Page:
Freakonomics, written by Steven D. Levitt and Stephen J. Dubner, puts a twist on the normal way to look at economics. The book compares Sumo Wrestlers to School Teachers and Asking questions like why do drug dealers still live with their mothers? It puts forth unordinary questions and concepts. Freakonomics seems to intrigue readers from every age to people who normally don’t want to read a book on the basics of economics. Levitt and Dubner put together this book to show economics from a different point of view and an easy read.
Both Levitt and Dubner don’t mainly enjoy doing math, but they do take pleasure in the stories that contradicted the way economist predicted the future to be. An example of this would be the crime rate. Many people predicted that it would go up due to the crime rate going up in the past years. They, of course, where wrong. The crime rates depleted do to an event that happened thirty years prier. The event was the legalization of abortions. More abortions lead to the decrease in children that would grow up in poor homes and commit crimes later in life.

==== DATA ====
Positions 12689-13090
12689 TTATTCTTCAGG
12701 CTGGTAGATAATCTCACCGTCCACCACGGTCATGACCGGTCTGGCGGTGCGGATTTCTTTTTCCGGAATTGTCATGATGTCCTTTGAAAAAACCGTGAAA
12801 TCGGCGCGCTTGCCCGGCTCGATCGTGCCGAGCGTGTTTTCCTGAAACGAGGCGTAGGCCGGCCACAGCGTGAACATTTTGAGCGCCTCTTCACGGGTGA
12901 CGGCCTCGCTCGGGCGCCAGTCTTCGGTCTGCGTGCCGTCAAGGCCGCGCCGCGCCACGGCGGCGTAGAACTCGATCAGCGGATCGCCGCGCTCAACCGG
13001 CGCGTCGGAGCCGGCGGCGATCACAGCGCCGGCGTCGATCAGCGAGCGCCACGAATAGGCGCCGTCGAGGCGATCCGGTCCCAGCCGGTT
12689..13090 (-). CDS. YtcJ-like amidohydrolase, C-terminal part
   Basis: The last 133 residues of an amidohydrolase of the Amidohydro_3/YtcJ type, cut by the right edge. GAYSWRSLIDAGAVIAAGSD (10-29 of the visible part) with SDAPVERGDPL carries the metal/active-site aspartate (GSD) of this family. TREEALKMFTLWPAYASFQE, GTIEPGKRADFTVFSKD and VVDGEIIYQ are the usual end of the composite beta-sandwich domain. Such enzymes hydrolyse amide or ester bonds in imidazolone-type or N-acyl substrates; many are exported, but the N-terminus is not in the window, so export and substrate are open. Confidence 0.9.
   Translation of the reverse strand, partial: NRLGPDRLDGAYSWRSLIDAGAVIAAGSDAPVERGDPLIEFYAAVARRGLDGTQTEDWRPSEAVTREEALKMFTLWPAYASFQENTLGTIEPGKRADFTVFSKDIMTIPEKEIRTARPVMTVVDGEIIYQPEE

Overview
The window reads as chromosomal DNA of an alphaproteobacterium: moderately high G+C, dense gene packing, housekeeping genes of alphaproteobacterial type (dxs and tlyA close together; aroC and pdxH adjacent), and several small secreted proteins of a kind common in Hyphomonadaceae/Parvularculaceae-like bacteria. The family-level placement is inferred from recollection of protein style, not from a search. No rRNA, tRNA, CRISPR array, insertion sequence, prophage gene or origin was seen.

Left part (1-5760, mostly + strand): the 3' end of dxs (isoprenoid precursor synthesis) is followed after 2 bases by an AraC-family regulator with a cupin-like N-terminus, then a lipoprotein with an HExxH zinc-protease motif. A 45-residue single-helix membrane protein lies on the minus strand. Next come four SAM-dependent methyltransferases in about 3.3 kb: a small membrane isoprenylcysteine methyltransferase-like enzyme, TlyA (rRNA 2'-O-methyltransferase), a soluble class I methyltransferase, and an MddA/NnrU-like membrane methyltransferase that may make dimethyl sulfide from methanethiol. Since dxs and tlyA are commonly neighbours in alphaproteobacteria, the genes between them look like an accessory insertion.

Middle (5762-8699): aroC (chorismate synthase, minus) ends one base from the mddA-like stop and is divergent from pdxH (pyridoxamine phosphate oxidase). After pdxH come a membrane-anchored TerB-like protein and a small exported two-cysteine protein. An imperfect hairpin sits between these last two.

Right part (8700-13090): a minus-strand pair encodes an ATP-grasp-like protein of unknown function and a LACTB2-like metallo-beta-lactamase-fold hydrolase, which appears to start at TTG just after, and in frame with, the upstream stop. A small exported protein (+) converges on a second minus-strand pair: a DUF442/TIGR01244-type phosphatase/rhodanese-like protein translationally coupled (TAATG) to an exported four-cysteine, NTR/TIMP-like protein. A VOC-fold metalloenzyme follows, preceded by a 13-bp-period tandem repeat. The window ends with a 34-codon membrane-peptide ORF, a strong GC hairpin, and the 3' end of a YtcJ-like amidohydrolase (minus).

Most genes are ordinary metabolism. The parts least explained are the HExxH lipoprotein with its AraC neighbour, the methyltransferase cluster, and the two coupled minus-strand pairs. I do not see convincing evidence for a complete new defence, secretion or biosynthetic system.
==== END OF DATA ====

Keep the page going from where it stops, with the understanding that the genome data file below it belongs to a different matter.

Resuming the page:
Most of the answers to these questions are very obvious upon hearing them. That would be one reason why someone, Levitt and Dubner, would write a book, to explain simple situations with logical answers. They like any curious circumstances where the test of data appears to lead to an appealing conclusion. They put the answers plainly and easy to comprehend. Freakonomics uses a lot of collected data to explain simple events. They use supporting evidence from day cares across seas to baby names, from a book about the KKK to a man living with a gang for six years. Most of the evidence is from the first source and not handed down from fifteen different
people before getting to the authors. This makes the supporting data and details more accurate and less false.
A theme of this book could possibly include how data is used to explore the myths that people have such as why do drug dealers...